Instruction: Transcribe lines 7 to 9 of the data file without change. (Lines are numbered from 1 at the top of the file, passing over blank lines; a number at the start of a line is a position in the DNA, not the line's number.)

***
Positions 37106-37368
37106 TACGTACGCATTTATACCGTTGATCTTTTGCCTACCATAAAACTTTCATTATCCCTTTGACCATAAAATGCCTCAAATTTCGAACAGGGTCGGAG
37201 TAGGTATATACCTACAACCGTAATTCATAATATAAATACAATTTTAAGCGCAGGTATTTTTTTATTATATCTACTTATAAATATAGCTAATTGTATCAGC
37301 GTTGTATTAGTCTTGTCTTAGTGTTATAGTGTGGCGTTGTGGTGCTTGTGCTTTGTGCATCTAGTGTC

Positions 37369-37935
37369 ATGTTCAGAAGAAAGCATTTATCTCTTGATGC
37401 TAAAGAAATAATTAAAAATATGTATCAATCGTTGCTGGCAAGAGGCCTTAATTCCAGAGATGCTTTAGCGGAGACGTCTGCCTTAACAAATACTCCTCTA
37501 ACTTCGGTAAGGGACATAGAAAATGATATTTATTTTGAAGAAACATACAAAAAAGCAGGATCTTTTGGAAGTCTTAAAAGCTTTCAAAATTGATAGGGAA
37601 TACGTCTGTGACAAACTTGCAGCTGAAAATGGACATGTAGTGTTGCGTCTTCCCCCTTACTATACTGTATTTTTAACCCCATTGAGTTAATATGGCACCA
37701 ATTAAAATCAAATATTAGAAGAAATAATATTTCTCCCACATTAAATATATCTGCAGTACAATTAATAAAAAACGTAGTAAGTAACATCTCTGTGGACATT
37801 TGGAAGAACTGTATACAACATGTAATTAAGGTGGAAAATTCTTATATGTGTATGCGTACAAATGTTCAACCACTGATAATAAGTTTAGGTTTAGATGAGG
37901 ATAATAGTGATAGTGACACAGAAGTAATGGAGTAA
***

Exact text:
37401 TAAAGAAATAATTAAAAATATGTATCAATCGTTGCTGGCAAGAGGCCTTAATTCCAGAGATGCTTTAGCGGAGACGTCTGCCTTAACAAATACTCCTCTA
37501 ACTTCGGTAAGGGACATAGAAAATGATATTTATTTTGAAGAAACATACAAAAAAGCAGGATCTTTTGGAAGTCTTAAAAGCTTTCAAAATTGATAGGGAA
37601 TACGTCTGTGACAAACTTGCAGCTGAAAATGGACATGTAGTGTTGCGTCTTCCCCCTTACTATACTGTATTTTTAACCCCATTGAGTTAATATGGCACCA